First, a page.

1. Understand why the ageing process can increase the risk for adverse drug events.
  2. Identify medications used in chronic disease states which may require special monitoring in the elderly population.
  3. Discuss the role of pharmacists in the collaborative care model for geriatric patients.

Presenter’s Biographical Sketch:
Dr. Jantz is a Clinical Assistant Professor of Pharmacy Practice at Idaho State University and Clinical Pharmacist for Kootenai Medical Center in Coeur d'Alene, Idaho. She earned her B.A. in Biology from the University of Colorado and her Pharm.D. from Idaho State University, after which she completed a residency in Pharmacy Practice with Intermountain Healthcare in Salt Lake City, Utah.

Dr. Jantz co-coordinates the Coeur d'Alene site for pharmacy students completing their senior clerkship rotations. She precepts students for the Adult Medicine clinical rotation at Kootenai Medical Center and pursues a special interest in geriatric pharmacotherapy.

Oral Health Concurrent Session (2:00-4:00 pm): Putting the Mouth Back into the Body

Lea Erickson, DDS, MSPH

Presenter: Lea Erickson, DDS, MSPH

Learning objectives:

  1. Present an overview of oral changes associated with aging
  2. Discuss periodontal disease as a contributing factor in diabetes, cardiovascular disease and rheumatoid arthritis
  3. Discuss the role of medical interventions, especially medications, in contributing to dental diseases
  4. Present strategies for mitigating the deleterious oral effects of systemic disease and medical interventions and maintaining oral health in aging patients
  5. Present an integrated view of oral health as a part of total health

Session outline: Researchers are actively looking at the role of dental diseases, particularly periodontal inflammation, in a variety of diseases including diabetes, cardiovascular disease and rheumatoid arthritis. In addition, many medical interventions have a significant impact on the progression of dental diseases. Older adult patients who are more likely to be on multiple medications may experience profound oral effects. This program focuses the integration of oral health into a holistic approach to health.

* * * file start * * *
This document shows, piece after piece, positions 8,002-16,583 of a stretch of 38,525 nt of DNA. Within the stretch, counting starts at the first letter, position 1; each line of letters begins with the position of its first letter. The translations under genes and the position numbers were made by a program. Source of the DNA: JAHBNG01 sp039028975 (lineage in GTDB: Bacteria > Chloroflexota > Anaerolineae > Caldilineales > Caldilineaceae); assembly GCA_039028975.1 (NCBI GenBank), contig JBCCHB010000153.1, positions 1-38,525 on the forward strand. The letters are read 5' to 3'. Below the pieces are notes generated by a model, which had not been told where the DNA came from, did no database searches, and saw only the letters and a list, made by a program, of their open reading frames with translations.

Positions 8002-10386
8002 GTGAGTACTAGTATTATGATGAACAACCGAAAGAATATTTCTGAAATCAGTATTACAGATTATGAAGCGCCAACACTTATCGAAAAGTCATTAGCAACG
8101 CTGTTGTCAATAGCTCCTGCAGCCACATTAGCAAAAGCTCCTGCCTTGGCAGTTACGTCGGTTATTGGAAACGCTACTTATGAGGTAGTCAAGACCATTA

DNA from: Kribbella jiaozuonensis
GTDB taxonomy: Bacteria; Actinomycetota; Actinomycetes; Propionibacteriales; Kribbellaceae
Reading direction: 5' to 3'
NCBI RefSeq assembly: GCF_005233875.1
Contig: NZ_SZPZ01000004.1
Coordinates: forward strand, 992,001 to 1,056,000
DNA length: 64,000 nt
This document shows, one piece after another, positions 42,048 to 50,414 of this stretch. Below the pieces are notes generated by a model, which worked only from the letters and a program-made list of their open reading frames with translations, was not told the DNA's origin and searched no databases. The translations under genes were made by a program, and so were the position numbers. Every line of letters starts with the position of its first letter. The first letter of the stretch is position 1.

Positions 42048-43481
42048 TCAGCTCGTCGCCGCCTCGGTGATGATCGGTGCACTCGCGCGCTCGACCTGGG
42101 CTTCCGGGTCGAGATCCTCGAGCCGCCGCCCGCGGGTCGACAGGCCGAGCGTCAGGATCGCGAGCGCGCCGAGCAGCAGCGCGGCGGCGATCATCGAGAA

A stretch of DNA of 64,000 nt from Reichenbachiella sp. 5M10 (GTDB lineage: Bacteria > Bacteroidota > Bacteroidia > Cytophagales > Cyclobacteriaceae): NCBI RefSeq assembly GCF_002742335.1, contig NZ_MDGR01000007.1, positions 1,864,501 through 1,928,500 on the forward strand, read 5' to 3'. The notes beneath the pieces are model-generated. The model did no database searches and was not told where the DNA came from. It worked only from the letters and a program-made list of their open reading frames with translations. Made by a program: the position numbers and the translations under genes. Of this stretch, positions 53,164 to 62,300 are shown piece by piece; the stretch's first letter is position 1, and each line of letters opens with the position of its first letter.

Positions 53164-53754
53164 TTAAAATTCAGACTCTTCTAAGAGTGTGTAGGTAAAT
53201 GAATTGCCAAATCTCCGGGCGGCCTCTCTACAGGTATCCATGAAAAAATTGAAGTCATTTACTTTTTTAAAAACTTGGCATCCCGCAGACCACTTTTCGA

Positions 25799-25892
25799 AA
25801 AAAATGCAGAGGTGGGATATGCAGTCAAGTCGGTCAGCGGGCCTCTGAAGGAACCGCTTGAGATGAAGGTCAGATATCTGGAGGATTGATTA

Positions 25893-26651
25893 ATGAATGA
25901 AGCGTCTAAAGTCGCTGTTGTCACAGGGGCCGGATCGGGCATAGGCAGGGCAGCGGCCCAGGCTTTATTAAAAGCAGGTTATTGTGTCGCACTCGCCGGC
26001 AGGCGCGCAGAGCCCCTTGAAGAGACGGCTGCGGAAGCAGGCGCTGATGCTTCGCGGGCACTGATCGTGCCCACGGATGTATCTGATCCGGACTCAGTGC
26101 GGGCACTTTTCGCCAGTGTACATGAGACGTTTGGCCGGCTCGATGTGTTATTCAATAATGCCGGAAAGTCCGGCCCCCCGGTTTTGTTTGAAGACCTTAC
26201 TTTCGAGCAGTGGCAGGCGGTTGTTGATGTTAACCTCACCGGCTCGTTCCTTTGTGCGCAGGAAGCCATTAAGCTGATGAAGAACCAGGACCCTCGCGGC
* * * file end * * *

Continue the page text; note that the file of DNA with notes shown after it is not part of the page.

Presenter's biographical sketch:
Lea Erickson, DDS, MSPH is Chief of Dental Service at the VA Medical Center in Salt Lake City, Utah and an Adjunct Assistant Professor at the University of Utah. She is a Diplomate of the American Board of Special Care Dentistry as a dental geriatrician and has degrees from Idaho State University, University of Maryland, and University of Utah.

Continuing Education

Nursing C.E. credit will be available for the Geriatric Health Symposium. Idaho State University School of Nursing (ISU-SON) is an approved provider of continuing nursing education by the Washington State Nurses Association (WSNA), an accredited approver by the American Nurses Credentialing Center's Commission on Accreditation. If you are planning on requesting Continuing Nursing Education (CNE) credit, please read this disclosure form.

The Symposium will also serve Nursing Home Administrators and Residential Care Facility Administrators as well as Occupational and Physical therapists towards their licensing requirements; a certificate of completion will be provided. Please plan to attend all sessions and sign attendance rosters to receive C.E. credit.

Registration

The Thomas Geriatric Health Symposium is FULL as of October 18. We are no longer taking registrations for the Symposium's main track. Some space is still available for the Oral Health Presentation (2:00-4:00 pm). To register for this session ONLY, please download and complete this separate Oral Health registration form. One person per form; duplicate as necessary. For further information, call (208) 282-3155 or email extendedlearning@isu.edu

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Last Modified: 02/22/11 at 08:25:02 AM